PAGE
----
The large iron gate creaked as it swung open. A pitch-black curtain was draped over the sky engulfing the old cemetery in its darkness.
“Are you sure this is a good idea?” asked Numair.
“I finally found it,” said Zul, tossing back a lock of his hair.
An Owl hooted in the distance. Numair looked over his shoulder and trembled. As they made their way through the graves, Numair couldn’t help but admire Zul’s courage. He was a risk taker and lived dangerously on the edge.
Zul stopped at one of the graves, squinting to read the plaque. “Jasmir Jung, 1873 – 1973. This guy lived a hundred. Can we even imagine living that long?”
Numair smiled, amused at the thought.
In the eerie darkness, he saw something slimy slither away. Probably a snake, he thought, shuddering. An animal wailed in the distance. Chilled to his bone, Numair grabbed Zul, “This place gives me the creeps.”
“Silly boy. I am here,” said Zul, pulling and holding him against his chest.
Numair snuggled in his embrace, feeling the rapid beating of Zul’s heart.
“Look,” Zul said pointing to a grave besides him. “This guy is 18, just like we are.”
Numair didn’t want to correct him. Did it really matter? Would it undo things? He felt he should have been firm, but he was so helplessly in love that he blindly followed Zul in whatever he did.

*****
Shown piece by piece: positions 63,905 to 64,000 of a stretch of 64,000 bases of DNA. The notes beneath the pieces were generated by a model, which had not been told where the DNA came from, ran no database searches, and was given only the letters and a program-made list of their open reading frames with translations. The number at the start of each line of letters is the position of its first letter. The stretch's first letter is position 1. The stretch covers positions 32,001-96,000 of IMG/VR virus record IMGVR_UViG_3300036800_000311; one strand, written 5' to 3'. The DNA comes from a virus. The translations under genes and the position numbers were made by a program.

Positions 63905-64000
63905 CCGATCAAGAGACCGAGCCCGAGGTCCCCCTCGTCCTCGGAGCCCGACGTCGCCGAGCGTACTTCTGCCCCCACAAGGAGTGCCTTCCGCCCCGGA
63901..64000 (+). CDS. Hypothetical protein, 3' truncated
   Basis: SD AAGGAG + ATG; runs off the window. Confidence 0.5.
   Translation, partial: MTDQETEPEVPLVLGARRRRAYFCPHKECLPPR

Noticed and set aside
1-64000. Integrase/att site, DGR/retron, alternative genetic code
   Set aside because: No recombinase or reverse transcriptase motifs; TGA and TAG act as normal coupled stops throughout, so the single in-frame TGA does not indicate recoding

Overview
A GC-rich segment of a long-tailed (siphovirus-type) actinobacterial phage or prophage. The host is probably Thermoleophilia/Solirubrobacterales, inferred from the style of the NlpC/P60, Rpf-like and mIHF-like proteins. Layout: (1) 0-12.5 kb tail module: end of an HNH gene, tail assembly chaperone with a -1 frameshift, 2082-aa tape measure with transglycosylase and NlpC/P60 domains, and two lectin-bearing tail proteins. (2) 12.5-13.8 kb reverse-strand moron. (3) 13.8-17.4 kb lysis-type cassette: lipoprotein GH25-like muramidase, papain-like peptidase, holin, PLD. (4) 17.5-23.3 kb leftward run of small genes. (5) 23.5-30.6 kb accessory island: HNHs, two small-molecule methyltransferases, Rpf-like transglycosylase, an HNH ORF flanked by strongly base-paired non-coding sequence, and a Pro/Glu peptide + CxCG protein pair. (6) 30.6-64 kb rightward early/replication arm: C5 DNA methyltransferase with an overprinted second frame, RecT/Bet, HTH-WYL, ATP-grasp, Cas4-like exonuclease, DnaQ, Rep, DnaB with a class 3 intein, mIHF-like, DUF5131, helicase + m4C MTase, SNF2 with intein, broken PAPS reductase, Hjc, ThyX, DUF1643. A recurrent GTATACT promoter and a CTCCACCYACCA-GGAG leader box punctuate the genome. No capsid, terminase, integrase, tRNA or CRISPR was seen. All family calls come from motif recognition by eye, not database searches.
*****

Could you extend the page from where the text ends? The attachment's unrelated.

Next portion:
Zul looked at the starless sky and without warning let out a bloodcurdling howl. Numair almost wet himself. “Why did you do that for?!”
Zul threw back his head and laughed, “Come. We are going to be there soon. What time is it?”
“Just in time.”
Zul ran ahead and stopped near an enclosed place. In the middle of it lay two decaying graves. Numair caught up with him, curious.
Zul turned to look at Numair, his eyes softening. They looked at each other in silence.
“We aren’t 18, Zul,” Numair whispered.
Zul nodded, his face quivering with sorrow, “I know. We were.”
They stood for a while.
“What’s the time?” Zul asked.
“We are going back. It’s time we did.” He held the back of Numair’s head and drew him close. Amidst the sound of crickets, he gently kissed Numair on his lips.
Numair closed his eyes as the memories fell in a cascade.
They had fallen madly in love. Numair wanted to keep it a secret but Zul was adamant. He believed in the purity of their love and confessed to his parents. Hell broke loose. In the dead of the night, the boys were carried into the woods and strangled to death.
They gazed at the graves which bore their names as the town’s bell tolled in the distance.
A deer grazing quietly in a corner of the cemetery, raised her head and watched as the boys faded into the dark moonless night.
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